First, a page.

In the Alco Bev industry, there are powerful examples of cultivating an aura at every point of customer engagement and bringing the inside out to them. Investing to turn the traditional marketing model on its head and pulling people into their world rather than pushing messages out pays rich dividends. Guinness, at its brewery at Dublin, has a wonderful experience curated for adorers who flock to pour a pint and know all about the magical brand. Sipsmith, the independent spirits company that pioneered the craft gin movement in the UK have had the doors to the distillery open to the public since launching in 2010. The bulk of their marketing budget is spent on the distillery to offer tours and tastings.The beautiful copper stills, brilliantly named and personified Prudence, Patience and Constance are visited daily by visitors from all over the world who come to understand the gin-making process as well as sample gin cocktails at the Sipsmith bar .Also read: How small and mid-sized Indian ad agencies find their mojo, and grow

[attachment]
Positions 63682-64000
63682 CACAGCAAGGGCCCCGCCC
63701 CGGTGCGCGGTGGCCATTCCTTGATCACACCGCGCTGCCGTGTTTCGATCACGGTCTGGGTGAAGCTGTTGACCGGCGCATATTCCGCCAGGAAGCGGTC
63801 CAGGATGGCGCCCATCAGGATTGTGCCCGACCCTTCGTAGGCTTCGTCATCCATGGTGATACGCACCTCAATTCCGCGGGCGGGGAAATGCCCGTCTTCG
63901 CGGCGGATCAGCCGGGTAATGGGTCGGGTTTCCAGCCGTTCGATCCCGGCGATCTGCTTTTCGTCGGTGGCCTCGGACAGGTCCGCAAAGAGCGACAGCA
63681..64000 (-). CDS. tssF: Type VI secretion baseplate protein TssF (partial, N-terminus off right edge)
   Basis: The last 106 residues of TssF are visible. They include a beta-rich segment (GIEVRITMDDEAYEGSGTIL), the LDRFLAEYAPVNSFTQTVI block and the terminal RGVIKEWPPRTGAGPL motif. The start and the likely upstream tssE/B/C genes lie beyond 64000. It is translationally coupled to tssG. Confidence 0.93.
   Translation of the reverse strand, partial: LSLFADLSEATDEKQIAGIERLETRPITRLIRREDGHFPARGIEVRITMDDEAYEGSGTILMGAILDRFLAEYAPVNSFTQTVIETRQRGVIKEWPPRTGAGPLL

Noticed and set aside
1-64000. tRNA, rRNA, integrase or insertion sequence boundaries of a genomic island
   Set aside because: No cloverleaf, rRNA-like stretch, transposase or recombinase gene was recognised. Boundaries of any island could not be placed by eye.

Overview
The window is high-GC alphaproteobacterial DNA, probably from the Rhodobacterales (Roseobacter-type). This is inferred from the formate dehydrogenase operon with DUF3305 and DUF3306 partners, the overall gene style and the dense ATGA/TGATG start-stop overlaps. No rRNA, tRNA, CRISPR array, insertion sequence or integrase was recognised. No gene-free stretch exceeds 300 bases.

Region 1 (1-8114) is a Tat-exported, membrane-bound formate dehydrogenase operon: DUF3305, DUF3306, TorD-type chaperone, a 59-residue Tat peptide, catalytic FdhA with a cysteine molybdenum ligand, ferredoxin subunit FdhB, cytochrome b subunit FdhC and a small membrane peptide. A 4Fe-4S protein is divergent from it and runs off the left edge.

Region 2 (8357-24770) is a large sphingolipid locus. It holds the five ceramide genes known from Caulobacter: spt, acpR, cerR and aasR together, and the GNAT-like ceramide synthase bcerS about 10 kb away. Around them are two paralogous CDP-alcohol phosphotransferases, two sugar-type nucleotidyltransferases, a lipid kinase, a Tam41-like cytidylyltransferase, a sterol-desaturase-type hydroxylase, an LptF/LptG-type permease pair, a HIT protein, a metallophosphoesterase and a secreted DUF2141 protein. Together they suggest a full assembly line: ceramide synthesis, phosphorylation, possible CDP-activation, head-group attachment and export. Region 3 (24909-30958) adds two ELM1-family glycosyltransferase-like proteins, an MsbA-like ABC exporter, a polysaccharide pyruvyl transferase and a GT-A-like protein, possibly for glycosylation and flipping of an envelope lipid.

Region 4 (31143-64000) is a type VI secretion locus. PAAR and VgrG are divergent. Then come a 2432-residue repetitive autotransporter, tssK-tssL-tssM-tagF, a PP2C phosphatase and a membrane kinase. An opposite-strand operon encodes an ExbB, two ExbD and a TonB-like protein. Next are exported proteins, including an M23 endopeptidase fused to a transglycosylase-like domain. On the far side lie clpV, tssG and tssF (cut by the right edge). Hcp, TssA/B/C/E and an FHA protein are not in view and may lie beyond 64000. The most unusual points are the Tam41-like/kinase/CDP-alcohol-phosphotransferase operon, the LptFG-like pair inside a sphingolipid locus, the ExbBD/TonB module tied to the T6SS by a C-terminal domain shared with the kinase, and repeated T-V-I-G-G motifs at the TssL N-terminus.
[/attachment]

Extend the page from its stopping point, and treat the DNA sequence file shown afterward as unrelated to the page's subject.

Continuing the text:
‘Be human, and not a logo’ was how Oatly went about its business transforming from a dull food processing company into fearless challenger brand with a bigger purpose of shifting society towards a plant-based diet. The redirection touched every part of the business, from the vision, brand identity and design to the organizational structure, working practices and office environment.